Monday 13 September 2010

Swede and Potato Soup

When I was a child, one of my favourite vegetables was swede. (Or rutabaga as it is known in some parts of the world. My mom always just called it turnip.)

Mom always added it to soups and stews . . . they added a beautiful flavour and almost sweetness, which I know is hard to believe, as they can come across as being somewhat bitter at times . . .

But long slow cooking brings out their natural sweetness and that is what I love most about them.

Every Thanksgiving and Christmas my mother would cook a huge pot of Swede and Potato, which would be mashed with lots of butter and cream. Oh my but that was my favourite part of the meal . . . well, next to the turkey that is! Oh and the stuffing! It surely took third place of honour though in the meal of all meals!

In Wales there is a national dish known as Punchnep, which is a buttery, creamy mash of swede and potatoes. I love it. It is the same thing that my mother always made . . . cept we just called it Turnip Mash. We didn't know it was exotic or Welsh or anything like that . . .

We just called it good.

This soup has all the same delightful flavours, along with the addition of leeks, which add an extra special something.

I guess it's like Punchnep amped up.

Whatever . . . it's good, very . . . very good!

*Swede and Potato Soup*
Serves 6 to 8
Printable Recipe

We love swede in this house, or rutabaga as it is known in other parts of the world. It makes a delicious soup when combined with leek and potato. Think of this as leek and potato soup kicked up a notch!

1 1/2 pounds (24 ounces) peeled swede, cut into cubes
1/2 pounds of peeled and cubed potato
the white parts of two large leeks, cleaned and thinly sliced
2 ounces unsalted butter
570ml of chicken stock (approx two cups)
570 ml of milk (approx two cups)
salt and pepper to taste
freshly ground nutmeg to taste

To serve:
Toasted croutons
double cream

Melt the butter over low heat in the bottom of a large saucepan. Add the swede, potatoes and leeks. Stir them around in the butter to coat and then cover the saucepan. Put the lid on and allow to sweat over low heat for about 15 minutes, stirring occasionally. (You can add a TBS or two of the stock if they start to stick.) At the end of 15 minutes, add the stock and the milk. Bring up to a simmer and then reduce the heat to low and allow to simmer gently for about 15 minutes, until the vegetables are all fork tender. Remove from the heat and puree with a stick blender until smooth. Season to taste with salt, black pepper and nutmeg.

Ladle into hot soup bowls. Drizzle the top with a bit of double cream and float some toasted croutons on top. Garnish with some chives.


  1. Merhabalar, Yeturla lezzet kareleri Bugün bacaklı çorba tarifi ile bloglardan seçmelerde. (
    Sizinde her pazartesi yayınlanmasını istediğiniz yemek tariflerinizi beklerim.


  2. I am not much of a swede lover, but you have made this soup look SO tempting!

  3. Oh man, I love leek and potato soup. And rutabaga sounds like a great addition. I managed to get some sort of head cold over the weekend and have been craving (and eating) lots of soup. This would be perfect! And your pictures (as always) inspire my taste-buds so...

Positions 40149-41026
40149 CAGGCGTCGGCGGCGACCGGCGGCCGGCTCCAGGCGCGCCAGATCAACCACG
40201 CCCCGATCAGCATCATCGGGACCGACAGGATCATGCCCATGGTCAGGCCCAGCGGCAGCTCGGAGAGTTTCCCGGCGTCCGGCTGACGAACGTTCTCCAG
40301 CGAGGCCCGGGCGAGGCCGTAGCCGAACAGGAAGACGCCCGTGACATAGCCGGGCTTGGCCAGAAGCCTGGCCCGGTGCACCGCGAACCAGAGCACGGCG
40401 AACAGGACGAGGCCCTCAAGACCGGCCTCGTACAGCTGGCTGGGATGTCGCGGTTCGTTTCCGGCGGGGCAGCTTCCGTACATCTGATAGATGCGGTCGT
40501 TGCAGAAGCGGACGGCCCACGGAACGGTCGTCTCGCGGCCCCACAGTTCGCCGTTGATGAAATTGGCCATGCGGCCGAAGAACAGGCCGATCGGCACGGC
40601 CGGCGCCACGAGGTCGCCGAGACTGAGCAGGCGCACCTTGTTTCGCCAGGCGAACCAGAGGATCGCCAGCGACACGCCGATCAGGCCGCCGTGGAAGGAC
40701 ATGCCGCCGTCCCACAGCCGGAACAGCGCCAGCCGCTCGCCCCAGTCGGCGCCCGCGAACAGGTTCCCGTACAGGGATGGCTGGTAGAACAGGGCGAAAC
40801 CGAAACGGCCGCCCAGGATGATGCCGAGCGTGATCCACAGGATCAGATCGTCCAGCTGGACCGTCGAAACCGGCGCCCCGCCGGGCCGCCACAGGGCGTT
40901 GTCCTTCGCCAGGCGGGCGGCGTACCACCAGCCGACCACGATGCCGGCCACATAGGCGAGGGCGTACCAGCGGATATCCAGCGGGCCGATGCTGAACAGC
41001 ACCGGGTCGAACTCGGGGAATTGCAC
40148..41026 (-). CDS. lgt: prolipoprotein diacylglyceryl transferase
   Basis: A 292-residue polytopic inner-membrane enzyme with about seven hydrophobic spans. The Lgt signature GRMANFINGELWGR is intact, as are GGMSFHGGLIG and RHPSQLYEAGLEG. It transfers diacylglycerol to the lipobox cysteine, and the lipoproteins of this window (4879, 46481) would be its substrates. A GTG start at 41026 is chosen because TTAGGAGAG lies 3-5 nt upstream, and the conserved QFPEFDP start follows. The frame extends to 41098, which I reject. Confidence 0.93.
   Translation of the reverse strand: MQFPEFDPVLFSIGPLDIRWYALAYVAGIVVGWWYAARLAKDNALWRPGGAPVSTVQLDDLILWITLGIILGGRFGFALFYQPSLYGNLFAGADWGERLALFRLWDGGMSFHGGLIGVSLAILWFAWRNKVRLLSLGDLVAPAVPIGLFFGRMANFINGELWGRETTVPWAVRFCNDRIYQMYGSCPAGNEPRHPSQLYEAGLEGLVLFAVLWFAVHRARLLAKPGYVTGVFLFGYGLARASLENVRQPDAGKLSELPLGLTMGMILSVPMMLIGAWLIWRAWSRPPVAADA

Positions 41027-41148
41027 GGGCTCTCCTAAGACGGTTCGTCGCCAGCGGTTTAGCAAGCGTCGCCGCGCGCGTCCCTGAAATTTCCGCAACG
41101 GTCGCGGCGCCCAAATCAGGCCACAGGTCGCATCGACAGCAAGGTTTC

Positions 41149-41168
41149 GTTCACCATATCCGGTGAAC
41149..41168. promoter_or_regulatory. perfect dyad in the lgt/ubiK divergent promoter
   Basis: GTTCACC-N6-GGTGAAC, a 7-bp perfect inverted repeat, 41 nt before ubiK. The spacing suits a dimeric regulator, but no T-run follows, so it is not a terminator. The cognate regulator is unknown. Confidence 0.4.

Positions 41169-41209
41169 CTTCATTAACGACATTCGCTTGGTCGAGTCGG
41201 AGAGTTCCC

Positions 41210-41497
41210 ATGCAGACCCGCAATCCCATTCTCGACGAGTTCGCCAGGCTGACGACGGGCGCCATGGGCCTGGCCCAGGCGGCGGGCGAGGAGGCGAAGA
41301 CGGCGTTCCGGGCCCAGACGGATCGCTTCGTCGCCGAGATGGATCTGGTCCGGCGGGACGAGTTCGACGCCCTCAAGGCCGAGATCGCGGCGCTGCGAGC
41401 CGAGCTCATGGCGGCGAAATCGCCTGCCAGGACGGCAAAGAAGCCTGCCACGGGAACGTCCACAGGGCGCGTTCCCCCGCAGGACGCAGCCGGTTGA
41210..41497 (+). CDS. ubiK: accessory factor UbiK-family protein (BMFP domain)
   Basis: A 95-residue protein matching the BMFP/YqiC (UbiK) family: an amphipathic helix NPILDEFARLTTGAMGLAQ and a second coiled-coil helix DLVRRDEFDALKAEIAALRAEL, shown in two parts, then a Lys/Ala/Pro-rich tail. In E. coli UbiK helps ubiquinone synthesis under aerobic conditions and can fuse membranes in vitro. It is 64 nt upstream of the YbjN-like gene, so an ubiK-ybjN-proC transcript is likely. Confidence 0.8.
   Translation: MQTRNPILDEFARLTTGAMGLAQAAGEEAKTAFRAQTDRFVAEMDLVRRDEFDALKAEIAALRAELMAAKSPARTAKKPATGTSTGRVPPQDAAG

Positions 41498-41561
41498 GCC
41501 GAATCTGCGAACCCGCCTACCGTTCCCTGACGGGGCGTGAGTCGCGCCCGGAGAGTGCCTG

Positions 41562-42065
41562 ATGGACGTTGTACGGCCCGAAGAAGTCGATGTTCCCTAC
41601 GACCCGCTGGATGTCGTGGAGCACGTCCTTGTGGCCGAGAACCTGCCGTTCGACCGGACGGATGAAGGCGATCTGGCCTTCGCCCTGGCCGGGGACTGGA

4. Marie, this looks luscious! My family didn't use rutabage often, but when I grew up and married an Irishman, my MIL made it frequently
    xoxo Pattie

  5. Sooo good...just the thing for autumn days now...mmm... Thank you, Maire. Happy Days :o) LOVE YOU LOTS ((BIG HUGS))

  6. Que estupenda sopa, se ve muy sabrosa.


  7. Looks delicious indeed and the post was very touching and as cozy as coming to one's own home at the end of a tiring day.

  8. I LOVE swede and put it in soup and stew but my real favourite is to cook it slowly in saltd water with carrots then mash it with a little bit of butter and lots of white pepper. Lovely with roast lamb.

  9. Oooh that looks fancy Marie!
    Ps: Yes we must get something sorted soon so we can meet up!

  10. Great, another yummy
    fall soup to try! My
    most favorite is
    butternut squash soup...
    I wonder if squashes
    are an American veggie
    or do you have them in
    the UK?? We can get
    parsnips/turnips, etc.
    so I will be able to
    try this! Thanks, Marie!
    xx Suzanne

  11. In scotland Potato and swede (neeps) are the usual accompanyment to Haggis. If you enjoy this soup and crave a bit more of a meaty flavour crumble through some haggis after blending. It adds a lovely meaty peppery flavour and the texture of the barley is amazing on a cold Scottish winter evening.

  12. In Scotland potatoes and Swede are usually consumed along with our national dish Haggis (Haggis Neeps and Tatties). I can recommend to anyone who enjoyed this soup that if you want to try something a little different try adding some cooked haggis crumbled in after blending it adds such a lovely Peppery Meaty flavour

  13. Very tasty and filling soup!

  14. Lovely soup. Good old turnip afraid I will never be able to call this swede. Turnip and swede were changed by supermarkets in the late 90s and it stuck

    1. This is truly delicious Gela! They will always be turnips to me as well! xo

  15. Your dish looks so amazing. I've run out of chicken to make this dish, so can i use pulled pork instead of chicken for this recipe?

    1. I am not sure what you mean Lita. There is no chicken in this except for stock?


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